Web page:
To attain its goal of exchange rate stability in the economy, the Central Bank of Nigeria (CBN) has handed down some monetary policy measures to operators in the maritime industry. Under these measures, the Nigerian Shippers’ Council (NSC) has further been empowered to monitor repatriation of funds and confirm payment of shipping charges and freight rates.
At a stakeholders’ meeting in Apapa a forthnight ago, called at the behest of the apex bank, it was resolved that all foreign shipping companies or agents should henceforth maintain Disbursement Account for settlement of Nigerian Ports Authority (NPA),
Nigerian Maritime Administration and Safety Agency (NIMASA), Chandling fees and other local shipping charges .
To check the forex excesses of foreign shipping firms and terminal operators, local shipping agents will no longer be allowed to access the interbank market to pay statutory charges. “However, for the payment of freight and charter party fees, a confirmation of the reasonableness of rates charged would be carried out by the Nigerian Shippers’ Council (NSC) as a requirement”, our source added.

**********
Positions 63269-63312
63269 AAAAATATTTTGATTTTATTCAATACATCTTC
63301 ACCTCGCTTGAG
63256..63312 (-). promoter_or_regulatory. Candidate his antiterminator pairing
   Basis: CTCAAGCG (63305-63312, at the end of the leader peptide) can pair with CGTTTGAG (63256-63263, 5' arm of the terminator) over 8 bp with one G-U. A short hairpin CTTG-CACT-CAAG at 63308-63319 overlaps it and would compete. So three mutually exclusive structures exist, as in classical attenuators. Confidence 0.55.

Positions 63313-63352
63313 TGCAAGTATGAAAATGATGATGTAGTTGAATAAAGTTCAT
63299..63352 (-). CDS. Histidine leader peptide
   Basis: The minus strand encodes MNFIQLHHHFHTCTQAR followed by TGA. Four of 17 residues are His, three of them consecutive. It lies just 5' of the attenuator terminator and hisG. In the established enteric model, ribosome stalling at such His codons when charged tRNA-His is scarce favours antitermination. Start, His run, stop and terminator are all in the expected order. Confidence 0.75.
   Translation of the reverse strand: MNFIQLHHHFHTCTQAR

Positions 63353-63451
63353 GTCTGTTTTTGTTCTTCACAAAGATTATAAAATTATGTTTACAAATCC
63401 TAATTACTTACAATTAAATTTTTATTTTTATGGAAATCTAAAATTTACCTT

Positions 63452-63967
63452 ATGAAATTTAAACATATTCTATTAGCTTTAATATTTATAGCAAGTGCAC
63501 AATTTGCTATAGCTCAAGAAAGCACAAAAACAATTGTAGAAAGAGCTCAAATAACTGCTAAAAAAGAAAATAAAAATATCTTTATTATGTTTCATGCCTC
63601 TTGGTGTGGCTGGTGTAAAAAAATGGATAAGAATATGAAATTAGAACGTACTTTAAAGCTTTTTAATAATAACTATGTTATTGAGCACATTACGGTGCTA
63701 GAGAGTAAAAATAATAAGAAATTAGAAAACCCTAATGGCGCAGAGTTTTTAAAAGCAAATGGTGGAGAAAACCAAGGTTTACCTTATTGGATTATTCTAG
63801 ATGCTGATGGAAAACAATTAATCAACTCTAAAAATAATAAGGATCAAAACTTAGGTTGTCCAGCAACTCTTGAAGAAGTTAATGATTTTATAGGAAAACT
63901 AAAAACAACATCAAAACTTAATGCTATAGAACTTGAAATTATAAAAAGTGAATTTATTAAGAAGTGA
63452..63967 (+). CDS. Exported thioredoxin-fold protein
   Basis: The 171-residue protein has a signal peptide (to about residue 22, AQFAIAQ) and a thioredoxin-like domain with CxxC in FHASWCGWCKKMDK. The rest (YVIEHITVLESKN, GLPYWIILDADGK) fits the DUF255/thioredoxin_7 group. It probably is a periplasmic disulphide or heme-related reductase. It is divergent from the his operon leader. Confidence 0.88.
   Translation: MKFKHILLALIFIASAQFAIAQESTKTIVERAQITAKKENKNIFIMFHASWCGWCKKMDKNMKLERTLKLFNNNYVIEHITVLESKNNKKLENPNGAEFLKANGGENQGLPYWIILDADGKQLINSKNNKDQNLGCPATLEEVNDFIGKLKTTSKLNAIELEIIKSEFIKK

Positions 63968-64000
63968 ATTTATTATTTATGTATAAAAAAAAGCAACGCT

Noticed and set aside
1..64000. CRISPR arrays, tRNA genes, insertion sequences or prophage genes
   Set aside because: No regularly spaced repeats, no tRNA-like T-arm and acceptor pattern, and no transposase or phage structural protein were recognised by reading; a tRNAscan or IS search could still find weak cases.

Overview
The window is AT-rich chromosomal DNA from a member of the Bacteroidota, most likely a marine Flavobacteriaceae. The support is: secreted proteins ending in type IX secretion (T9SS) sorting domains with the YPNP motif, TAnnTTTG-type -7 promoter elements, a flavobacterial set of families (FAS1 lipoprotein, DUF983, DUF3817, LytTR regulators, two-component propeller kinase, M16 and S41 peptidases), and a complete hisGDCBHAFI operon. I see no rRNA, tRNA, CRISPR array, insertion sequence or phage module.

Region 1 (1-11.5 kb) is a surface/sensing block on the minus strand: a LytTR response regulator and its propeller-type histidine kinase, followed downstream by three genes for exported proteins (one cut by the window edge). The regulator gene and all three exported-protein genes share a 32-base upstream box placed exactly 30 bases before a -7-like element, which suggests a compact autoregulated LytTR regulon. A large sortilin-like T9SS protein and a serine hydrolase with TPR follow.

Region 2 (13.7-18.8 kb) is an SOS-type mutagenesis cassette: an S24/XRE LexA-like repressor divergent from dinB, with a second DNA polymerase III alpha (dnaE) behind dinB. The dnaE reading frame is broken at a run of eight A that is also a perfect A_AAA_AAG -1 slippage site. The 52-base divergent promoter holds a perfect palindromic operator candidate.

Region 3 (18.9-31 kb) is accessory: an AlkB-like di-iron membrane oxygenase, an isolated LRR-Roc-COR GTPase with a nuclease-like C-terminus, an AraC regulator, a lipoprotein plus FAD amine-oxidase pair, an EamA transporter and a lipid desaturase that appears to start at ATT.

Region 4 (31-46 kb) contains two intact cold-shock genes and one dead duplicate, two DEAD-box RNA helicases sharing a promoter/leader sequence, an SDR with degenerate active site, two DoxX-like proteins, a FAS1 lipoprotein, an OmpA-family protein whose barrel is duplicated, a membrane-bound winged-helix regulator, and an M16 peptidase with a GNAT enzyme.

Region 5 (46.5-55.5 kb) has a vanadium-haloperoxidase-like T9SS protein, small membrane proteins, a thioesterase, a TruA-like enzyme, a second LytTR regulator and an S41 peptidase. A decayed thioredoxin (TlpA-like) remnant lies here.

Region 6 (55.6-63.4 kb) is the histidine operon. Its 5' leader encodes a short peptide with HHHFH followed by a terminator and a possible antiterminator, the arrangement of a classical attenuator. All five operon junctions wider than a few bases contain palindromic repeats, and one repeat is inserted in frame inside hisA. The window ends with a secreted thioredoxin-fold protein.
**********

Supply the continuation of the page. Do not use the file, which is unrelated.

Also, remittance of demurrage arising from delays encountered by vessels will be allowed but subject to confirmation by the NSC, while submission of evidence of the dates of arrival and departure of vessel obtained from NPA and subsequent remittance be made with interbank funds only.
Other resolutions reached at the meeting attended by representatives of Manufacturers Association of Nigeria (MAN), Shipping Companies, Shipping Agents and Money Deposit Banks, include that demurrage arising from over stay of containers should be remitted to the principal without delay, even as they called for further consultations on the modality for remitting demurrage charges.
Other agencies represented at the meeting include; NIMASA, NPA, as well as representatives of freight forwarding associations.
MMS Plus Weekly gathered that these measures are part of the pro-active steps taken by the new CBN Governor, Godwin Emefiele to stabilize the exchange rate and build up foreign reserve.
Since assumption of office he has maintained a monetary policy stance that is consistent with the liquidity conditions in the economy in the interim.
Earlier, CBN had increased the length of time non-oil proceeds could stay with banks before repatriating same to the exporters’ domiciliary account.
The circular reviewed the guidelines for the repatriation of export proceeds to 180 days from the day of shipment, while the repatriation of proceeds of oil exports remain 90 days from the date of shipment.